22.11.16

Craig Runham's Cranwells campaign gets off to a good start!

Craig Runham finally got the call that he had been waiting for, telling him that he had secured a place on the Cranwells syndicate, and it didn’t take him long to get amongst a few fish!

The lake, which is part of the Wasing Estate is renowned for its most famous resident, the Parrot, which holds the current British record, and although Craig has yet to bump into anything quite that big, his autumn campaign produced some real crackers and he is expecting more to come.

Craig explained: “The leaves are falling and lake temperatures are plummeting, and it feels as though winter is upon us already and autumn never really happened!

“But this has its pluses as the banks become quieter – possibly as the more sensible anglers hang up their rods and leave the rest of us to sit out in the freezing cold, wet, damp, icy, long dark nights! But one thing I look forward to most is the colours at this time of the year, with so many deep shades of red, yellow, brown and gold hanging from the trees, a truly magical view that so many of us take for granted.

“It was the third week in August when I received the news that I’d been waiting so many years for, and as soon as work finished I drove straight to the office to pay my money and get my ticket before they changed their mind!

“I was like a kid at Christmas as I drove down the track and headed straight to the lake, arriving at what can only be described as paradise, with clear water and weed stretching to the surface all over the lake, and I could even make out some dark shapes. I clambered up a tree at an excited pace, with visions of a four foot mirror in my mind, and peering down I was greeted with a spectacular view, as amongst the underwater forest of weed lay several commons, none larger than mid-20s but still an amazing sight.

“I couldn’t fish there for a few weeks as I had other commitments, and the time really dragged before I was finally able to do my first night, and I was really excited to be getting the rods out at last.

“To cut a long story short, I managed three bites that first trip, with the biggest being an upper-double common, and I was remarkably happy with my start on a new adventure.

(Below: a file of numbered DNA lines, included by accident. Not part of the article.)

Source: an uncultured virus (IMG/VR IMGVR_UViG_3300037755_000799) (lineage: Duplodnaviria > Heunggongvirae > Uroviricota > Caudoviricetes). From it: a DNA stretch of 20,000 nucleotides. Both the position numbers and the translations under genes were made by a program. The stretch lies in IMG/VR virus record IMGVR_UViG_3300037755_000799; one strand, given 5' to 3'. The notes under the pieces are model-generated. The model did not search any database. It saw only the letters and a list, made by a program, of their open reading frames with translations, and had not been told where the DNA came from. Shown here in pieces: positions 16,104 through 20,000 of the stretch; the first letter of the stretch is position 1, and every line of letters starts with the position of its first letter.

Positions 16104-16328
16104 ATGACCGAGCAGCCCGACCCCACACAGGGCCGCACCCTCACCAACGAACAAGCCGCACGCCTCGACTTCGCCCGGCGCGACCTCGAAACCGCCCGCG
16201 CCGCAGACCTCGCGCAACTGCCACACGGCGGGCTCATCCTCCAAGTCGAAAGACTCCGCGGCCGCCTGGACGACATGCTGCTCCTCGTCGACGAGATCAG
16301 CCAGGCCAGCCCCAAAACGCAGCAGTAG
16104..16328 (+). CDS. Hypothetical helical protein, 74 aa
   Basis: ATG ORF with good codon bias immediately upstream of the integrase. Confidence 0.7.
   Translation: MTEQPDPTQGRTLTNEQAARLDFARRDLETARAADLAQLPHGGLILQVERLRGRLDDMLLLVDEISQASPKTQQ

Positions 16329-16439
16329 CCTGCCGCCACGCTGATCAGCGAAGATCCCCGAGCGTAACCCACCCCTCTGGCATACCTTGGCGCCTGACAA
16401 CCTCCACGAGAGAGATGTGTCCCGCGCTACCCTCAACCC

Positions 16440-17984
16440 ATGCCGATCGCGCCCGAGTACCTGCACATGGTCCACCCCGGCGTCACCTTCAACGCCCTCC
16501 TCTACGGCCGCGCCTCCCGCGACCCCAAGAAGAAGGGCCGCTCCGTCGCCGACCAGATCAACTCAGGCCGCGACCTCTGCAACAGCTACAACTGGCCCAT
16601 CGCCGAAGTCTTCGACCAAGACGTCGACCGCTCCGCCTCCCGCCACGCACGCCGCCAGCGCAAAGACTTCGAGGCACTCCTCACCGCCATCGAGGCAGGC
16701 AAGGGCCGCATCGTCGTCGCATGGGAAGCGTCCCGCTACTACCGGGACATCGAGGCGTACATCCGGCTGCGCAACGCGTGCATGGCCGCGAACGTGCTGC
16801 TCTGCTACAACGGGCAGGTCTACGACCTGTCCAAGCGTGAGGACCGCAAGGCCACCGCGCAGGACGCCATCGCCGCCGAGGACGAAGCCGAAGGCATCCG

“I managed to catch frequently over the next few trips which was great, but the only problem was that I seemed to be a small common specialist, and I figured that a change of tactics was needed from the hemp and tiger approach that I’d started on. I was using Fake Food dumbells over the top of the particle mix, and I’d only lost one or two fish so far on the size 6 Wide Gape Xs, which I was extremely impressed with given how weedy the lake was.

“I decided that to hopefully catch the better fish I would move to a boilie approach and had noticed that the fish in Cranwells tended to have a preferred taste for a creamy, nutty bait over a fishy type one, so I made a call to Key Bait Solutions and soon had some of their new nut bait at my disposal.

“The following week I headed to the lake planning to just use boilies on this trip, and I set up on the point and put a liberal scattering of bait over my three rods. I was on the phone to the missus that evening when the left rod bleeped twice before pulling out of the clip, and as I was fishing at range with tight lines I quickly threw the phone down and picked up the rod.

“I lifted into a solid weight and the fish had found a weedbed, so I piled on the pressure and soon enough I felt the fish pull free and I was back in direct contact. I kept the pressure on, and after about ten minutes the fish was boiling on the inky calm surface in the margins and I scooped it up, then flicked on the headtorch to see my prize.

“A long common lay in the net and I weighed it in at just shy of 28lb, and later the same night I had a 24lb common. The boilie approach was already working with the biggest fish of my campaign so far.

“Before I knew it the weather was on the change, and after the first few frosts the lake had quietened down, so on my next trip I set up in a deeper area thinking the fish might have moved there. I’d now moved onto pop-ups due to the leaf debris on the lake bed, and rig-wise I opted for a soft hinged rig as I was fishing over silt. I tied this using 20lb N-Trap Semi-Stiff as the boom material and 25lb Mouth Trap for the hook section, with a size 6 Choddy hook, and baited with half-a-kilo of boilies over each rig.

“The night was uneventful and I awoke to a cold misty morning, and it wasn’t until 11am that it lifted and I could see the lake. The pressure was 1032mb and I felt like I was wasting my time fishing the deeper area and was just folding my groundsheet up ready for a move when the line pulled tight on the left rod and it began to hoop over.

“Initially it took 30 yards of line before coming to a halt and I knew I was again connected to a better one. Around 20 yards from the bank it came to a halt when it dived into a big weedbed, and it took 15 minutes on continuous pressure to get it moving again, and I could make out a decent common twisting and turning as the sun illuminated the rows of perfect scales on its chestnut flanks.

“I thought it would go over 30lb, but I wasn’t going to grumble when it was a shade under, I certainly won’t forget this one in a hurry, but I’m now hoping that one of the big mirrors ends up in my net soon.”

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